• How To Write Unmaintainable Code (an amazing piece of work by by Roedy Green) - "In the interests of creating employment opportunities in the Java programming field, I am passing on these tips from the masters on how to write code that is so difficult to maintain, that the people who come after you will take years to make even the simplest changes. Further, if you follow all these rules religiously, you will even guarantee yourself a lifetime of employment, since no one but you has a hope in hell of maintaining the code."

    By the way, Roedy has lots and lots of other good stuff such as Popular Utilities (free and shareware) and continuing the "unmaintainability" theme: Tricks In Offbeat Languages

  • They Write the Right Stuff - about software developed by the 'on-board shuttle group,' a branch of Lockheed Martin Corps space mission systems division. "As the 120-ton space shuttle sits surrounded by almost 4 million pounds of rocket fuel, exhaling noxious fumes, visibly impatient to defy gravity, its on-board computers take command. Four identical machines, running identical software, pull information from thousands of sensors, make hundreds of milli-second decisions, vote on every decision, check with each other 250 times a second. A fifth computer, with different software, stands by to take control should the other four malfunction. ... But how much work the software does is not what makes it remarkable. What makes it remarkable is how well the software works. This software never crashes. It never needs to be re-booted. This software is bug-free. It is perfect, as perfect as human beings have achieved.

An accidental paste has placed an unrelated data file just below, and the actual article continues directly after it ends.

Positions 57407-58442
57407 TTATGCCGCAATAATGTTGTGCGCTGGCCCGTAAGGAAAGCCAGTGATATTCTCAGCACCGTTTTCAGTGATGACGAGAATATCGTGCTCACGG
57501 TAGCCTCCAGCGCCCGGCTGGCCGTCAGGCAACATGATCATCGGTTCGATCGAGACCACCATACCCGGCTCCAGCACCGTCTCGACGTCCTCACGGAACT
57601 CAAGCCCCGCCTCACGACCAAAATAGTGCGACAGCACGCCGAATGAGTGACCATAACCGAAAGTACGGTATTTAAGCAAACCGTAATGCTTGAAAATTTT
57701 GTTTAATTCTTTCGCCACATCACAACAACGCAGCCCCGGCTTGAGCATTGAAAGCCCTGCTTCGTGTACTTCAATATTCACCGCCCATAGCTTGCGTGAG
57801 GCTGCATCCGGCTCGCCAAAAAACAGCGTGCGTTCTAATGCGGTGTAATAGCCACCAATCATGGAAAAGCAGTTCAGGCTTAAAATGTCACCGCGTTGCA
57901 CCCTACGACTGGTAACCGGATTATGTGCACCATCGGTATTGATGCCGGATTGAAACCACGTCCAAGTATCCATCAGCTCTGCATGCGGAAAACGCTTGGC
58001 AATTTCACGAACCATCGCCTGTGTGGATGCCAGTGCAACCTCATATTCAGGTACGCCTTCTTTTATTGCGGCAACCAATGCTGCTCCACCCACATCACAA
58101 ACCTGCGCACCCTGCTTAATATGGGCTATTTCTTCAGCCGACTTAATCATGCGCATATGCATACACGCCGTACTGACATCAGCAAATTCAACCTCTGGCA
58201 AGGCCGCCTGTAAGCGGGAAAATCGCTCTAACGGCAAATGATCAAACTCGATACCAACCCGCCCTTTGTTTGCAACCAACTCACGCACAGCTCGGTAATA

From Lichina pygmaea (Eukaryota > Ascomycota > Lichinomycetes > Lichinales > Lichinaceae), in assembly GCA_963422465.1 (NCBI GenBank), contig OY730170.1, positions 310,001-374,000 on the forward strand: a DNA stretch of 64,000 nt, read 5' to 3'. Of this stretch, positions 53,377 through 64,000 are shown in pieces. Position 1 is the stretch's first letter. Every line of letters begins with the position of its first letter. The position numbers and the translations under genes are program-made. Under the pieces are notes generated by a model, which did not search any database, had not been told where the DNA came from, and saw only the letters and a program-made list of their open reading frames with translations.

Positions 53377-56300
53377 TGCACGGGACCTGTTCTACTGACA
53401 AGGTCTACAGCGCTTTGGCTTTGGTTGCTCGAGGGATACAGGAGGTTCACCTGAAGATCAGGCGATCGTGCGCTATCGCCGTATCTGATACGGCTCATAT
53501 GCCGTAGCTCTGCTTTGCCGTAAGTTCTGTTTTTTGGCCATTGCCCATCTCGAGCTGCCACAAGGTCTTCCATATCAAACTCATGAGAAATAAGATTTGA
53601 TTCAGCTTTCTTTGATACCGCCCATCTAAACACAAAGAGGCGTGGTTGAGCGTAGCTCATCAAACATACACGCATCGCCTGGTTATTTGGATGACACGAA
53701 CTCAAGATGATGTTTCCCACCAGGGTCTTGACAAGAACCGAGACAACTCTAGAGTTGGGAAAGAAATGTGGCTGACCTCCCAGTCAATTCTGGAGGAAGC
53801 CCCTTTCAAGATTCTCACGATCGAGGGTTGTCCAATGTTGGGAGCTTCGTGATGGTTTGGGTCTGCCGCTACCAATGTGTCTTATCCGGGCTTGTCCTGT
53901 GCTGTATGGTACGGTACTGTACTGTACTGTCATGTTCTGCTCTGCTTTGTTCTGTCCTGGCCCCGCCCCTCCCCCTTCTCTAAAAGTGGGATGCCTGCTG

At the on-board shuttle group, about one-third of the process of writing software happens before anyone writes a line of code. NASA and the Lockheed Martin group agree in the most minute detail about everything the new code is supposed to do -- and they commit that understanding to paper, with the kind of specificity and precision usually found in blueprints. Nothing in the specs is changed without agreement and understanding from both sides. And no coder changes a single line of code without specs carefully outlining the change.

    This careful design process alone is enough to put the shuttle organization in a class by itself, says John Munson of the University of Idaho. Most organizations launch into even big projects without planning what the software must do in blueprint-like detail. So after coders have already started writing a program, the customer is busily changing its design. The result is chaotic, costly programming where code is constantly being changed and infected with errors, even as it is being designed."

    Isn't that mind-boggling, eh? I only wish some of my clients would be willing to undergo (that is, pay for in elapsed time and hard cash) anything even vaguely approaching that! It sure beats being given the software requirements over the telephone or on the back of an envelope -- I'm sure some of you too have been given no more than this to kick off some jobs.

  • Finally, once you've developed your perfect -- or perfectly unmaintainable -- software, you'll want to make your fortune from it, and to kick off your sales process Eric Sink has some good tips: How to get people talking about your product (and there''s lots more really sensible, worthwhile material on Eric's site).